Broadcaster Enrico Woolford yesterday moved to the courts to quash the decision of former President Bharrat Jagdeo to grant radio and television licences to 10 persons and entities, saying that his actions were unconstitutional.
Attorney-General Anil Nandlall is named as a respondent in the case to show why the court should not squash Jagdeo’s decision. Managing Director of the National Frequency Management Unit (NFMU) Valmikki Singh is named as the second respondent to show why the court should not nullify the decision of the Unit to assign frequencies for radio and television broadcasting to the ten persons on the grounds that the decisions were premised on the “unlawful and unconstitutional” distribution by Jagdeo and were unfair, unreasonable, capricious, irrational, procedurally improper, ultra vires, null, void and of no legal effect.
In his Affidavit in Support of the Motion, Woolford who is the Managing Editor/Owner of EMW Communications/Capitol News said that in October 1997 he applied to the National Frequency Management for an FM and AM Radio Broadcast licence to broadcast on the 88-108 FM frequency and 5-9-1240 AM frequency. “I received no reply to my application for the FM Radio Broadcast Licence and to date I have received none,” he said, while adding that he had also applied for a TV licence and on the 7th November, 1997, he received a letter from the NFMU granting him UHF T.V. Channel for broadcast in Georgetown.
Woolford also referred to a written communique of 6th May, 2003, between Jagdeo and then opposition leader Robert Corbin quoting that it was agreed “…that the National Frequency Management Unit would issue no more licences for FM Radio and Television broadcasting until the new broadcasting legislation comes into effect.” He said that between May 2003 and November 2011, Jagdeo publicly adopted the agreement and on several occasions repeated in public that no more licences for radio and television would be issued until the new broadcasting legislation comes into effect.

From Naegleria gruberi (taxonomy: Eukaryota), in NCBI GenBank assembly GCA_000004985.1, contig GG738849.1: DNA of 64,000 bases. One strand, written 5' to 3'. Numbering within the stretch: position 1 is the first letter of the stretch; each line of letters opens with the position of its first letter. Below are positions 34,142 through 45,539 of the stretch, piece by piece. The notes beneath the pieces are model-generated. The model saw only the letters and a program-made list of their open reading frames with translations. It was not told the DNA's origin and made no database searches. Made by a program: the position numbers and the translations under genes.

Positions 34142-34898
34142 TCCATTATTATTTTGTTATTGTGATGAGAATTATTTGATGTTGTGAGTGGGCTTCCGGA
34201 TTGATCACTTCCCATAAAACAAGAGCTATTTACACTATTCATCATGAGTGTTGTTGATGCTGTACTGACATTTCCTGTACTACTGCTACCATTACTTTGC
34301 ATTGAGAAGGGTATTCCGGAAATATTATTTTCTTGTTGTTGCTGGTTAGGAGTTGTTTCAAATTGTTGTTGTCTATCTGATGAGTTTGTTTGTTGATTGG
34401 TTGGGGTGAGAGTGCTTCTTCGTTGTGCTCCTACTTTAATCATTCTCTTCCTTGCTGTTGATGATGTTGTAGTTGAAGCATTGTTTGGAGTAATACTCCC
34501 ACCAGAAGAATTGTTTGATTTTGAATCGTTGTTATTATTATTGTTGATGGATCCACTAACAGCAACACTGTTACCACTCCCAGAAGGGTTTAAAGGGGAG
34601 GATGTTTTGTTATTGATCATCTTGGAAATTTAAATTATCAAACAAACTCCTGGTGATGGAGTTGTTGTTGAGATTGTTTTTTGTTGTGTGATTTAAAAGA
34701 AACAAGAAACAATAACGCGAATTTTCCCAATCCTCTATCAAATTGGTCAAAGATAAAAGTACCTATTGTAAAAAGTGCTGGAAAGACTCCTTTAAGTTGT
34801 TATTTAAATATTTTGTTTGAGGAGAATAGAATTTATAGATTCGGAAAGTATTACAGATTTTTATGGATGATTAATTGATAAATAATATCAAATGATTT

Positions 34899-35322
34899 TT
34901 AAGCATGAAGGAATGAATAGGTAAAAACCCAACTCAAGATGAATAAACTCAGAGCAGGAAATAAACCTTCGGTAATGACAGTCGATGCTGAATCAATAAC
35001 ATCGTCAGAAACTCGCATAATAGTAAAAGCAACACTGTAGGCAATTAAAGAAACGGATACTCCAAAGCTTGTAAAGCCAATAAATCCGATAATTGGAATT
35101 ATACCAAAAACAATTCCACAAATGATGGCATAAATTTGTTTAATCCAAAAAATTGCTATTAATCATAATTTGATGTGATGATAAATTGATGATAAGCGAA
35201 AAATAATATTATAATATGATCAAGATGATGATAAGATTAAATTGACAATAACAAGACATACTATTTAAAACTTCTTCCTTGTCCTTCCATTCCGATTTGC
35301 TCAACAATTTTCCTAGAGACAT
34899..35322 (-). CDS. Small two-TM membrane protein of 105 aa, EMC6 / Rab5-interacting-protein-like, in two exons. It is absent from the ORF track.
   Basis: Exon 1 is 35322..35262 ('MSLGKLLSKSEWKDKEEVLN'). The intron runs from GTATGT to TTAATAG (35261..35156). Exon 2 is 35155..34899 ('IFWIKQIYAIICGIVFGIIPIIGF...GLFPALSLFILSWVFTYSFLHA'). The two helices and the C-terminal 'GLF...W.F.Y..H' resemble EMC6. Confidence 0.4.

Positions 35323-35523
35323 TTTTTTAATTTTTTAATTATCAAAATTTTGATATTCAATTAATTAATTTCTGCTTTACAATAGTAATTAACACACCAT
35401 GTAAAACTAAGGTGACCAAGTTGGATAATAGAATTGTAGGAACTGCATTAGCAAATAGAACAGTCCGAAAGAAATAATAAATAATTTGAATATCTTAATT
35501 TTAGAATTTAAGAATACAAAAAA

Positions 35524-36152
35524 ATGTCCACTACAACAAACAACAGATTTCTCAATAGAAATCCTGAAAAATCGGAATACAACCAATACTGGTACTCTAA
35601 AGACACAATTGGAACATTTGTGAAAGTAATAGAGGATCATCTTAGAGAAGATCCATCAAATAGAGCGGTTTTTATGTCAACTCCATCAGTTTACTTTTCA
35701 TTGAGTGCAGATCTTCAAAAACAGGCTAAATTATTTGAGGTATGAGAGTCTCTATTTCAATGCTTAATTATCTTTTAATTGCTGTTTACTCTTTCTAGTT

He said that eight years later, on the 27th September 2011, the Broadcasting Act 2011 was enacted and received the President’s assent but was not brought into operation until the 28th August 2012, eleven months after receiving the Presidential assent. Woolford said that the government being in sole control of radio and TV licensing process, its failure to have a “speedy, efficient, objective and non-discriminatory” handling of his application for FM Radio Broadcasting licence is an infringement of his freedom of expression.
Woolford also accused Jagdeo of acting in bad faith a few days before demitting office in November 2011 by “purporting” to issue 22 radio broadcast licences. He said that for 16 months after the purported allotment of the radio licences, the names of the persons to whom licences were purportedly allotted, remained “a dark secret within the bosom” of Jagdeo until Prime Minister Samuel Hinds was obliged to disclose the names, following questions raised in Parliament by AFC Parliamentarian, Cathy Hughes. He noted that in the written reply, Hinds said that in November 2011, Jagdeo issued 22 FM Radio Broadcasting Licences and frequencies and 17 were allotted and assigned to the President’s “friends, family and known political cronies.”